Lakers Coach Byron Scott returns to team

Byron Scott

Lakers Coach Byron Scott instructs his players during a loss to the  Cavaliers in Cleveland on Feb. 8.

(Jason Miller / Getty Images)

Byron Scott had one emotional letdown that he could remember -- Monday morning in the Bay Area, the day the Lakers played Golden State.

Beyond that, the Lakers’ coach tried to remain strong after the death of his mother, something she would have insisted on, Scott said.

“It’s good to be back with the team, with the guys,” Scott said after rejoining the team before Friday’s game against the Toronto Raptors. He missed two games because of funeral services for his mother, Dorothy, who died last week at age 72 after a long illness.

“I’ve been holding up pretty good, to be honest with you,” he said. “It was obviously heavy on my mind and still is. But I know my mom, she would just say keep moving on, keep doing what you’re doing and just keep trying to do it to the best of your ability. I really didn’t have any outbursts. I think my only one was Monday morning in Golden State. It’s where I just kind of lost it.”


The Lakers went 1-1 under assistant coach Paul Pressey, allowing 127 points in a loss to Oklahoma City and defeating Minnesota the next night. Scott watched the Oklahoma City game and listened to the Timberwolves’ game on radio on the way back from funeral services.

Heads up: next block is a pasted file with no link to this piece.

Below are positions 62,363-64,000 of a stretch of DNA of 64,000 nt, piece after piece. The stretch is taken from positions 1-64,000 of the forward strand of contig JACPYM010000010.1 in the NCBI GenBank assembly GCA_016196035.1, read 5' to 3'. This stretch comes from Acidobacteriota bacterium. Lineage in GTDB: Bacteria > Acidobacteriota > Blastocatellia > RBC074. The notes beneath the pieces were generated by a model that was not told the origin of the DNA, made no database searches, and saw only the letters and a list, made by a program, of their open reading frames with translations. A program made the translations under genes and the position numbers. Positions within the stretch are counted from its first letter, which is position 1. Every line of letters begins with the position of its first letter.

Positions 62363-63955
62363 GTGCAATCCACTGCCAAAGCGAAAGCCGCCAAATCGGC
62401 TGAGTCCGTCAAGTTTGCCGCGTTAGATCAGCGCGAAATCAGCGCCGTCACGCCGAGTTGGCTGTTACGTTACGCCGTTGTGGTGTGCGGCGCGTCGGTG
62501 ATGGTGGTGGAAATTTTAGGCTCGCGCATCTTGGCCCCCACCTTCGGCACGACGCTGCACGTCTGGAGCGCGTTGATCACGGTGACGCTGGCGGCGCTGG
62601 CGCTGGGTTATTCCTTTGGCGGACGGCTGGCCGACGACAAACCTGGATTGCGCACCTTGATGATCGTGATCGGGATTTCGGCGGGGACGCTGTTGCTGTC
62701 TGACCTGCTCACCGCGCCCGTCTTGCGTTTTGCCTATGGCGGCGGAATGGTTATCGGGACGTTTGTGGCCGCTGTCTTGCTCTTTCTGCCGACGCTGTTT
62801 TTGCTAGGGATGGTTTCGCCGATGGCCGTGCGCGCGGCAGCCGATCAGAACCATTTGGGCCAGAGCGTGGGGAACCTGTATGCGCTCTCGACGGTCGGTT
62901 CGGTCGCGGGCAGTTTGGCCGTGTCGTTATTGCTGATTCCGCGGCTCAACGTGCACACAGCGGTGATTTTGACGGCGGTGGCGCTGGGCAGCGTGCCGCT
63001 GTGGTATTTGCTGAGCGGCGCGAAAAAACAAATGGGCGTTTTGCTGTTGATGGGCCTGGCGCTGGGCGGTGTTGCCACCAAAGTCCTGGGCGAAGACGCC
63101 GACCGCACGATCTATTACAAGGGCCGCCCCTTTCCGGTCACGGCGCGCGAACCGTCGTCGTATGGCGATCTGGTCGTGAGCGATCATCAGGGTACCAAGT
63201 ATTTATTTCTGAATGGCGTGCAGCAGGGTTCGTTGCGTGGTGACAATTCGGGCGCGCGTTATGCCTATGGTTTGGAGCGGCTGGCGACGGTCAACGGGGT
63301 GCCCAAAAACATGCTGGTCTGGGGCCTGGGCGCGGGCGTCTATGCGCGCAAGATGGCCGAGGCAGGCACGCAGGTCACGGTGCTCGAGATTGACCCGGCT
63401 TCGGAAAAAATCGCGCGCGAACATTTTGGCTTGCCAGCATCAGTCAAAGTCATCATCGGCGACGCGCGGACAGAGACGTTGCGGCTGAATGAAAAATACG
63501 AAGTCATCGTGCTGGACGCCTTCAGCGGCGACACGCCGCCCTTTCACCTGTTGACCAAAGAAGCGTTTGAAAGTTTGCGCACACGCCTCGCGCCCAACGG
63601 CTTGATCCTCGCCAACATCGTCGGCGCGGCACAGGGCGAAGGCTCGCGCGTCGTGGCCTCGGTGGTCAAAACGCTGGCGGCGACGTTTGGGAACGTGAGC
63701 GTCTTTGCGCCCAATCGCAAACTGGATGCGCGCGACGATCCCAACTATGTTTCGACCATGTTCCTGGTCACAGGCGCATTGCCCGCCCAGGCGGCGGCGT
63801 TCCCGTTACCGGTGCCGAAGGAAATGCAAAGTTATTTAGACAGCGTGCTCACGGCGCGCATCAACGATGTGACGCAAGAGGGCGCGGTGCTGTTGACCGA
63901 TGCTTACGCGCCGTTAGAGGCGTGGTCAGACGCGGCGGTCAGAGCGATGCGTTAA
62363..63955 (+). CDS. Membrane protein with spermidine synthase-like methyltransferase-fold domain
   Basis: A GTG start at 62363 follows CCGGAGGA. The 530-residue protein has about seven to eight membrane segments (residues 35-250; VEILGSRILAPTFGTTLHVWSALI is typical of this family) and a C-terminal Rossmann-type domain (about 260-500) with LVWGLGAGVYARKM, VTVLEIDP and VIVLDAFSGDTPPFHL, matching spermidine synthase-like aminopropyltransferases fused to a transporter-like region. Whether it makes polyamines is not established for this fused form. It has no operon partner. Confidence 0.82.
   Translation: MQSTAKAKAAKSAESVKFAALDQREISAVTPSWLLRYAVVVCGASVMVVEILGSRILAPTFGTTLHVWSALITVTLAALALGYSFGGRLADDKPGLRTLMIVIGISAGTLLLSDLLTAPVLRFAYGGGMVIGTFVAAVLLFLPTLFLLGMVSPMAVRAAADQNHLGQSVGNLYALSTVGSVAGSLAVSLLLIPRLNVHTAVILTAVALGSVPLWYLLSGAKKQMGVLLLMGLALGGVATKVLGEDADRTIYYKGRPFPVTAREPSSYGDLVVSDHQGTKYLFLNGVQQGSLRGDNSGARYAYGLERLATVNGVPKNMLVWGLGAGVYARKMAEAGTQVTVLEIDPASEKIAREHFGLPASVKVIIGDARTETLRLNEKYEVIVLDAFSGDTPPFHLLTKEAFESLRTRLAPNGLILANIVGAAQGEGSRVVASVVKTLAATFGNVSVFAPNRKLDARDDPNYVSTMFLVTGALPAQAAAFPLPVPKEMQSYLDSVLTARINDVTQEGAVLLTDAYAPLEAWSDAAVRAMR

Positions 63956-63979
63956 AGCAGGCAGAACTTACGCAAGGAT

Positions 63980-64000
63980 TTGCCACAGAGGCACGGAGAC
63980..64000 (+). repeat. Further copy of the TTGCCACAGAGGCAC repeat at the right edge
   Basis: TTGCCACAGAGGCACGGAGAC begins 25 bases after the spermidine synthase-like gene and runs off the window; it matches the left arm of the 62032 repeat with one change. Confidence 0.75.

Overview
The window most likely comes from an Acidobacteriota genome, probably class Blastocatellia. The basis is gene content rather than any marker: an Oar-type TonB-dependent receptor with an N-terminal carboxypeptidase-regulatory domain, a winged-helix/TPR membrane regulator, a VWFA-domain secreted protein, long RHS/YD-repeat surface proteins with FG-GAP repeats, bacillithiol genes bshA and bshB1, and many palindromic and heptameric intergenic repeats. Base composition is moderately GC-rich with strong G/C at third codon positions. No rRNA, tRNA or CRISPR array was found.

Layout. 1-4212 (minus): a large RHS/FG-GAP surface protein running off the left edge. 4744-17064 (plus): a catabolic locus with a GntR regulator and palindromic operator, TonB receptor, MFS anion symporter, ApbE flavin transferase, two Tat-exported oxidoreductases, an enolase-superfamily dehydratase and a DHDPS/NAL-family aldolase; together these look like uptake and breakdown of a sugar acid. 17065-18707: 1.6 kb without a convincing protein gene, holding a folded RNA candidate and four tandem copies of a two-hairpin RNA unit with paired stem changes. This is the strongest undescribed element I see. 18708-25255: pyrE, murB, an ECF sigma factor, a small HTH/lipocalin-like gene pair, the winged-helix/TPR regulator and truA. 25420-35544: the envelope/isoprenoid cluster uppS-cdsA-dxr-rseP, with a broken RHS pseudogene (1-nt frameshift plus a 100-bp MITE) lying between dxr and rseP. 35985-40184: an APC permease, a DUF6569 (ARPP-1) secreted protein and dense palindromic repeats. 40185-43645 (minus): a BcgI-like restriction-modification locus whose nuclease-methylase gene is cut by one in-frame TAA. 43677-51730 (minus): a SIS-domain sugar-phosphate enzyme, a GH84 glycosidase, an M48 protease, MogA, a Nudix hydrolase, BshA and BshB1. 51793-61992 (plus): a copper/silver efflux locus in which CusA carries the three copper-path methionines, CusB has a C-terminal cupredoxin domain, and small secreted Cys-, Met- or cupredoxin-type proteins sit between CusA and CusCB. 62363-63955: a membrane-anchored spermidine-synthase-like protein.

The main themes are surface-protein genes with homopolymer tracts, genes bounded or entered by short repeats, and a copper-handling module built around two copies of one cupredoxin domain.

He wasn’t happy that the Lakers gave up “damn near” 70 points in the first half against the Thunder, adding that “it looked like we really thought we could outscore them, so I wasn’t happy about that.”

He was appreciative of the effort in a 101-99 overtime victory over the Timberwolves.

“Any win’s a good win, especially on the road. I still thought we made some mistakes that I wasn’t happy about, but other than that, the win was the most important thing,” he said.


One thing won’t change with Scott back: Jordan Hill and Carlos Boozer will keep sitting games.

The veteran big men will not play Friday, Scott said. They might return Sunday against Brooklyn.

“Just keeping my options open as far as that’s concerned,” he said. “That’s why I gave them a window between three to five games that they would be sitting down.”

Boozer initially said it would be a window of four to five games. He was told by Scott that it was important to evaluate the Lakers’ younger post players.

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